In recent times, the former Joan Giger Walker and I have been privileged to spend a significant chunk of time in the six-million-acre Adirondack Park in upstate New York. It’s a land of infinite beauty and seemingly infinite wildlife, including deer, which we occasionally observe in the wild. And then we return to downstate Orient, where we see more deer walking up and down Village Lane and King Street in one night than we see in the Adirondacks in an entire month.
It’s gotten so bad here that we’ve had to install deer fencing around the entire perimeter of our yard to prevent the insatiable beasts from nibbling every single plant and shrub down to the nub. And before we wised up an installed the fencing, the pests ate several thousand dollars worth of plantings.
We are not alone. Everywhere I look in our neighborhood there are signs of damage done by deer.
Just last week at dusk I spotted three deer in our driveway, just outside the perimeter of the deer fencing. I went out on the front porch to chase them away, and they looked back at me like I was the intruder. The buck, in particular, stared me down like Robert DeNiro in “Taxi Driver.” I could have sworn I heard him (the deer, not Robert) say, “You talkin’ to me?” as he casually crossed the street into our neighbor’s yard, where he stopped and stared some more. I briefly considered, but then rejected, the idea of running upstairs to grab my single-shot .410 shotgun — just to fire a warning shot over his antlers, of course — but then opted for tossing a broken tree branch in his direction. I think he may have given me the finger as he crossed behind our neighbor’s house.
This would, of course, be largely laughable if it weren’t for the fact that the exploding deer popular here is much more than a threat to our landscaping. There are literally hundreds of incidents of car versus deer every year, and occasionally the consequences are fatal, as they were five years ago when our friend Bob Wiesehahn was killed after his motorcycle struck a deer late at night on the North Road in Greenport.
And then there is the well-documented role deer play in serving as a vector for Lyme and other tick-borne diseases, which has changed the way all of us who live and visit here approach our outdoor activities during the non-winter months. Best advice: stay out of the woods entirely.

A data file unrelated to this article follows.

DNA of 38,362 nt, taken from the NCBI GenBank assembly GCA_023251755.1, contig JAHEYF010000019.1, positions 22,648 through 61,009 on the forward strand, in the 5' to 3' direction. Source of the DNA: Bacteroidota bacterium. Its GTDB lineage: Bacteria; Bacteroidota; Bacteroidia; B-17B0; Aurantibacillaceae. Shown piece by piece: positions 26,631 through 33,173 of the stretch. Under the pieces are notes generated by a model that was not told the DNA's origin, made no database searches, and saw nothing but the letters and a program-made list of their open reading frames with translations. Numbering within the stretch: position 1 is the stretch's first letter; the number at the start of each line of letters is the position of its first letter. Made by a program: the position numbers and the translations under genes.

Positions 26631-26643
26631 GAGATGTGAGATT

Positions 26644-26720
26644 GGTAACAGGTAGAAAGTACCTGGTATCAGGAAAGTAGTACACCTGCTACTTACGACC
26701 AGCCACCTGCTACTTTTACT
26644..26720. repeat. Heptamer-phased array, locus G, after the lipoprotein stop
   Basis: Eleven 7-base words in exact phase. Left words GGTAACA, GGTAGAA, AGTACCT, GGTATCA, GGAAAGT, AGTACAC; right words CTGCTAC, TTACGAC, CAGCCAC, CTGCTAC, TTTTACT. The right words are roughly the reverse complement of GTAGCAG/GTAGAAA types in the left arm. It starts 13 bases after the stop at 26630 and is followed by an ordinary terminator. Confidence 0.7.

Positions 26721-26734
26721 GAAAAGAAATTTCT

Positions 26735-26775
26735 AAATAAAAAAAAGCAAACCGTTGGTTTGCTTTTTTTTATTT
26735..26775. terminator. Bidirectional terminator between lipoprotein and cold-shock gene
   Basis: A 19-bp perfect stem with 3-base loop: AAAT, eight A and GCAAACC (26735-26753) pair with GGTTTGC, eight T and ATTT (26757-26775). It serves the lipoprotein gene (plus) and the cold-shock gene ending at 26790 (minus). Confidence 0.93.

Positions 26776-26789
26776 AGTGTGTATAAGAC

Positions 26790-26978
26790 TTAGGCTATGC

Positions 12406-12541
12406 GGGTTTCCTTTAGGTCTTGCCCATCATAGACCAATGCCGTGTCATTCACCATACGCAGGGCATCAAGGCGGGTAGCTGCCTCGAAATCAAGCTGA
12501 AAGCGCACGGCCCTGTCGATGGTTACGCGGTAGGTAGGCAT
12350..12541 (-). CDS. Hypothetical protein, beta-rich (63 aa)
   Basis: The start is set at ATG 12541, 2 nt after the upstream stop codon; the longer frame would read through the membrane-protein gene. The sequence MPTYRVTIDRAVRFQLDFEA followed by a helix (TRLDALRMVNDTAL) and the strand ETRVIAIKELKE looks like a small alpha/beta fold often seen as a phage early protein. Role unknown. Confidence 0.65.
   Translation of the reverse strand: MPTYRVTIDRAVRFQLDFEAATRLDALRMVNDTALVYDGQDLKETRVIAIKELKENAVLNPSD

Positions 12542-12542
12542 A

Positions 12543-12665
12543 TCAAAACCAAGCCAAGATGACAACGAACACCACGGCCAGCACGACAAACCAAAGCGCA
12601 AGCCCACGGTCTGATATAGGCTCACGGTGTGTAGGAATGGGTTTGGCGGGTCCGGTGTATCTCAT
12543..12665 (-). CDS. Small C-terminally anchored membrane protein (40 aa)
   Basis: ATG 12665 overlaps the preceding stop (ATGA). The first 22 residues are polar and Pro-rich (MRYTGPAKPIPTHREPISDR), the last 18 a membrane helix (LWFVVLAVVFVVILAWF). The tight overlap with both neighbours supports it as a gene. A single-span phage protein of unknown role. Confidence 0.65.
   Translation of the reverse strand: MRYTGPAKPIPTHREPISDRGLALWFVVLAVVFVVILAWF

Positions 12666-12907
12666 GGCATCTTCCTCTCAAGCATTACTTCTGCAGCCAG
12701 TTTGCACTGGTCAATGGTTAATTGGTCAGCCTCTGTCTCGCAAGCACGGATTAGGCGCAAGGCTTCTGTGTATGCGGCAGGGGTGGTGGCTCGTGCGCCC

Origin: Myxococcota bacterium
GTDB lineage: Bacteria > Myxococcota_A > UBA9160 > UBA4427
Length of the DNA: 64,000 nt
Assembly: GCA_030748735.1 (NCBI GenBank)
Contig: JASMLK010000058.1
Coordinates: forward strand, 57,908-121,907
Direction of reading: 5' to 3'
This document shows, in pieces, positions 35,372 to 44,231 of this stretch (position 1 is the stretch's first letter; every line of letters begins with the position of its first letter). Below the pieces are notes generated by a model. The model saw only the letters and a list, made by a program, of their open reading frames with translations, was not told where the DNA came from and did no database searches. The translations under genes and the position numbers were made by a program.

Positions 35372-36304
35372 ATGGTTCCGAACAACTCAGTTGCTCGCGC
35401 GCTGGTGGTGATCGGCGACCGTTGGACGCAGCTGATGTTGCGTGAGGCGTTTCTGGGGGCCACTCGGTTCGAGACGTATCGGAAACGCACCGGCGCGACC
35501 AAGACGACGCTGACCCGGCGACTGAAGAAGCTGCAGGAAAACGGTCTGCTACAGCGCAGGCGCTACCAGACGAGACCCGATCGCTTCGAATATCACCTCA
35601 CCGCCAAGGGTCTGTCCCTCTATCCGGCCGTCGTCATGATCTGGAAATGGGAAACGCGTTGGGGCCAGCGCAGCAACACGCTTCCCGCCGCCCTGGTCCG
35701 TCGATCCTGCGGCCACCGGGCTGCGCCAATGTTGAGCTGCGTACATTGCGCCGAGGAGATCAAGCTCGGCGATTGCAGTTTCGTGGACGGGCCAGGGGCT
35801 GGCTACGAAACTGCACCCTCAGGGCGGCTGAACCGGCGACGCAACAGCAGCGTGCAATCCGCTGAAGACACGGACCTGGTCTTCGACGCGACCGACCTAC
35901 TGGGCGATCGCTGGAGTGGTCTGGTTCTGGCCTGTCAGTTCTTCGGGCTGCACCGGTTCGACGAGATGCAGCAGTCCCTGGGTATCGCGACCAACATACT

Three years ago in this space I wrote a column suggesting that Southold Town adopt a deer culling program similar to the one that has been so successful on Shelter Island. Three years later no such program is in place here, and the deer problem is worse than ever.
Isn’t it patently obvious what needs to be done? And how much longer must we wait before someone in a position of authority makes the tough call we all know needs to be made?
Yes, indeed, let’s talk about the deer problem (again) Thursday night at the rec center. And then, please, let’s agree (finally) to do something substantive and effective about it. Once and for all.
Disappearance of the dories
So it turns out the traditional clam chowder contest wasn’t the only staple missing from this past weekend’s Greenport Maritime Festival, which by all accounts was one of the biggest (in terms of attendance) and best ever. With little fanfare — and, in fact, absolutely no notice that can be discerned — there were no traditional whaleboat races (or rather, dory races, since the vessels in which the races are contested are actually Grand Banks dories). The races have been a part of the festival for as long as I can remember.
Three factors contributed to this non-event:
1) No teams pre-registered, which has become the norm in recent years;
2) organizer burnout, wherein key volunteers who normally oversee the races, your faithful correspondent included, either failed to turn up or contrived to be out of town; and
3) organic decomposition, wherein the two surviving 25-year-old wooden dories themselves were again at risk of sinking to the bottom of Greenport Harbor.
If there are to be dory races at next year’s festival, several things need to happen:
1) A new generation of volunteers must step up to organize the event (I’m thinking former Southold Town supervisor Josh Horton would be a perfect candidate for this job.)
2) A new group of businesses or benefactors must underwrite the purchase of two new boats; and/or
3) One or more of Greenport’s current crop of skilled wooden boat builders must volunteer to build those boats themselves, or corral a group of young people into building it under their supervision.
What about it, folks? Is anyone out there listening? It’s the maritime heritage of Greenport, calling your name.